Daily Life in Korea 6

My co-worker and I went to the pasta place I went before.  But the waiter spoke only in Korean this time.  Sad face.  The waiter was handsome, did I mention it before?

I waited with my co-worker for her bus, and then used a public toilet in the Western style at a suitably safe place and went to the dry cleaner to pick up my winter clothes.  After lots of motioning and saying yes to things I don’t understand, I am carrying some tights, a skirt, and a coat back to my apartment building.

Picking food off of picture menus, speaking with a strange grammar, walking everywhere, and not understanding.  My life in Korea in a nutshell.

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2 thoughts on “Daily Life in Korea 6

  1. I’m getting a sense from your posts that life in Korea takes some getting used to. I’ve come across a lot of Koreans myself, and they tend to have mixed reactions about their home country: pride but a sort of relief at getting a break from the place and being somewhere else..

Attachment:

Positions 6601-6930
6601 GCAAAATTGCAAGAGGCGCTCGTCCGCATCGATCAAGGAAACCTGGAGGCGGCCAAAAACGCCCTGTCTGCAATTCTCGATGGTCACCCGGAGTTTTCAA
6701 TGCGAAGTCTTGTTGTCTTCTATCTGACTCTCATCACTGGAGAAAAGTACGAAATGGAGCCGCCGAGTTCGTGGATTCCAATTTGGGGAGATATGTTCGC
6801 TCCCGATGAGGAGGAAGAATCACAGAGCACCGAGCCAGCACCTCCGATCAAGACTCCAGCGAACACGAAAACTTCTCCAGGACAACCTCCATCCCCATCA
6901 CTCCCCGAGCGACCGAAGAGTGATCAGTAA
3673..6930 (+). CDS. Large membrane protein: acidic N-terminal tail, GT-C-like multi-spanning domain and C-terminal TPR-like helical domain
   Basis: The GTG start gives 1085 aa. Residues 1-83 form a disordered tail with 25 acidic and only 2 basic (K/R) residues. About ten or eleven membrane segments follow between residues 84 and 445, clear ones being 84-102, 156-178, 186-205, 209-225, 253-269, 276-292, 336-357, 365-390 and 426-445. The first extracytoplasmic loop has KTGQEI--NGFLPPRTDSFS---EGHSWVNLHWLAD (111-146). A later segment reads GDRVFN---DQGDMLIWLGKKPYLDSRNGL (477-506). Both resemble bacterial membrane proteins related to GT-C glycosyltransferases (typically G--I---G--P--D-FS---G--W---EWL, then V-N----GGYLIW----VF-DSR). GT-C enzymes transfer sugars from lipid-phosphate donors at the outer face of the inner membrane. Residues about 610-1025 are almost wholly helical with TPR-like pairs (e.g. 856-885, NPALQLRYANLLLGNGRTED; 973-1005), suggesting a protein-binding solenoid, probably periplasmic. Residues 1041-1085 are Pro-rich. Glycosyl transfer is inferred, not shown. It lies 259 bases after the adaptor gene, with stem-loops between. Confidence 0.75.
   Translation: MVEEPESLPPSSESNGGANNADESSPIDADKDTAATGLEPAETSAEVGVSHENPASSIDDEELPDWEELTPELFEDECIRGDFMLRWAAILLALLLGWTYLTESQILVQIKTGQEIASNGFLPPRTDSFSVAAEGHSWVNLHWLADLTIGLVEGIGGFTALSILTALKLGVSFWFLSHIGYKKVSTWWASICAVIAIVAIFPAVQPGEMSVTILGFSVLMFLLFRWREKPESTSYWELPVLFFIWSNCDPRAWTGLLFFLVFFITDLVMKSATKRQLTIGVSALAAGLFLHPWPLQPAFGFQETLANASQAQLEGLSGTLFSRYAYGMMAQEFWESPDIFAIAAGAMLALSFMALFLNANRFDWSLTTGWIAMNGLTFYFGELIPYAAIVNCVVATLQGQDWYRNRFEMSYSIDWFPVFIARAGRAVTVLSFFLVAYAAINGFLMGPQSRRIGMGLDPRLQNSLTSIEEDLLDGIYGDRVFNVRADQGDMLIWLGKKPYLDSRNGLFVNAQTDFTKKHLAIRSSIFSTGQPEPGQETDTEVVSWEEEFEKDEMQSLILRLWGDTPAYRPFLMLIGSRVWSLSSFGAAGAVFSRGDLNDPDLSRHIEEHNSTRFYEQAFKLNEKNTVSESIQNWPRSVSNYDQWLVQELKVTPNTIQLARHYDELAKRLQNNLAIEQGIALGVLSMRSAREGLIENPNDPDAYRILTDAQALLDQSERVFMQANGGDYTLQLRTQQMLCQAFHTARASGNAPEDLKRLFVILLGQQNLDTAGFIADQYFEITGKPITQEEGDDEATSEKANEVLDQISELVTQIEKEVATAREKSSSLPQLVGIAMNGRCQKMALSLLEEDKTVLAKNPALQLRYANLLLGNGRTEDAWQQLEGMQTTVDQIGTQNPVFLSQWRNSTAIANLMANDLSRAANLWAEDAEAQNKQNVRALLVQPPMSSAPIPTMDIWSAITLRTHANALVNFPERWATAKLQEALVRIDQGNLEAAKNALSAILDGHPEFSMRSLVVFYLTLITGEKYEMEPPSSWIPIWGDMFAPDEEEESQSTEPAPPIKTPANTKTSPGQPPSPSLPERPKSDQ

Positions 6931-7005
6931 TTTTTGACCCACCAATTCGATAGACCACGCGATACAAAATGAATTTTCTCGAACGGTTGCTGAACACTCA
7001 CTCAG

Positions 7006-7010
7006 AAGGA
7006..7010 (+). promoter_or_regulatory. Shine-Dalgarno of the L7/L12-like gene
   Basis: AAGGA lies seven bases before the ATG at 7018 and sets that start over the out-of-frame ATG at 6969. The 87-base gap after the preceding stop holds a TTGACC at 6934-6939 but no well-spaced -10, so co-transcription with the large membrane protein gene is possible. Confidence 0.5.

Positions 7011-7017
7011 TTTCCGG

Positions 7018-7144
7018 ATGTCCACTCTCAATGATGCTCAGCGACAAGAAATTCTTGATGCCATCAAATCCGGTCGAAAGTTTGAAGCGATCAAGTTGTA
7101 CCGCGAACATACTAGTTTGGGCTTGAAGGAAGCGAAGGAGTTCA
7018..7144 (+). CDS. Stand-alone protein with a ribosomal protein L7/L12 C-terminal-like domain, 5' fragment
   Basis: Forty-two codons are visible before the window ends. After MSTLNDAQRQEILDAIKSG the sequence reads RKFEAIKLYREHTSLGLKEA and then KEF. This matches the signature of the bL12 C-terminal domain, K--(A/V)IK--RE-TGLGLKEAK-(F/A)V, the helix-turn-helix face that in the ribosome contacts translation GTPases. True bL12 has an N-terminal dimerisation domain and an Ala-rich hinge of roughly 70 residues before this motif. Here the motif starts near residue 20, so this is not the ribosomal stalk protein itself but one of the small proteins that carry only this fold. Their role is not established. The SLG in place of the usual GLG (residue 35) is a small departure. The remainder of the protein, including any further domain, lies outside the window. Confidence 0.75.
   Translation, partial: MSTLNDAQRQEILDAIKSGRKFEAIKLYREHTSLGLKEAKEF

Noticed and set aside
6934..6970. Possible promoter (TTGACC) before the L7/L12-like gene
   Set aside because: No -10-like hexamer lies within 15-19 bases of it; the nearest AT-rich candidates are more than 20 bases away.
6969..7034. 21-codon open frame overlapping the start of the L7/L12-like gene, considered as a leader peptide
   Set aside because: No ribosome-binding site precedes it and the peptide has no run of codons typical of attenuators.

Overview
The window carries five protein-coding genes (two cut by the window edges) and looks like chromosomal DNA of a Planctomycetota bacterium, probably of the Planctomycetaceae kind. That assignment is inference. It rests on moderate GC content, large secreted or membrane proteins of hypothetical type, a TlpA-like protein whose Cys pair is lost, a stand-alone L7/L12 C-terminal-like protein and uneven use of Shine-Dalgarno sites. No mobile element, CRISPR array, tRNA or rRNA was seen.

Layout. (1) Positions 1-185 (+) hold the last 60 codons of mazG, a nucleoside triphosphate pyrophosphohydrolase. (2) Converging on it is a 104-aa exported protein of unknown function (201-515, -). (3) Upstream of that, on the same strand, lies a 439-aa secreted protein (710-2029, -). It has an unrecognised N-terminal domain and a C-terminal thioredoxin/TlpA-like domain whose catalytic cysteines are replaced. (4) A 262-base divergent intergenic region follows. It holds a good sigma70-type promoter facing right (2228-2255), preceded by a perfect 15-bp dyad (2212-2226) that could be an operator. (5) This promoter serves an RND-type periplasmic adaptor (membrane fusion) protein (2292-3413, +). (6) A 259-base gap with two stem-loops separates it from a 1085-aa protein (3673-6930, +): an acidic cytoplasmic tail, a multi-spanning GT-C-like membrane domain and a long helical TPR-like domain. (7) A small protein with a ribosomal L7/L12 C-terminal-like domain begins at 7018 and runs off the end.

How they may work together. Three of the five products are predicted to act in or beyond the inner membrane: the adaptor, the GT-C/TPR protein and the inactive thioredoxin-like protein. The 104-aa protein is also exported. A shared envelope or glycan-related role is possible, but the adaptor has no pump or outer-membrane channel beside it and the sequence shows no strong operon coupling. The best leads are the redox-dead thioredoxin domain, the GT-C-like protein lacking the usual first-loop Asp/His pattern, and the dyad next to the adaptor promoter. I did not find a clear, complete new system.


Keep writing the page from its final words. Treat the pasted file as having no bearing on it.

1. Hmm, I think any new culture or location is an adjustment … and I have a complicated love/hate relationship with South Korea. But I think it is hard to be an American and visit very nationalistic places where most of the things used in regular daily life were invented by Americans or in America-but to still be treated as an exotic novelty. I think the most difficult part is not having an open, lively, logical discussion between foreigners and natives-for the most part, everyone just works off of biases and prejudice. White, middle-class Americans are brain-washed with notions of diversity, equality, tolerance, freedom and progress-which aren’t shared by other demographics even in America to the same degree and certainly not celebrated as proudly in the rest of the world. Thus, culture shock!

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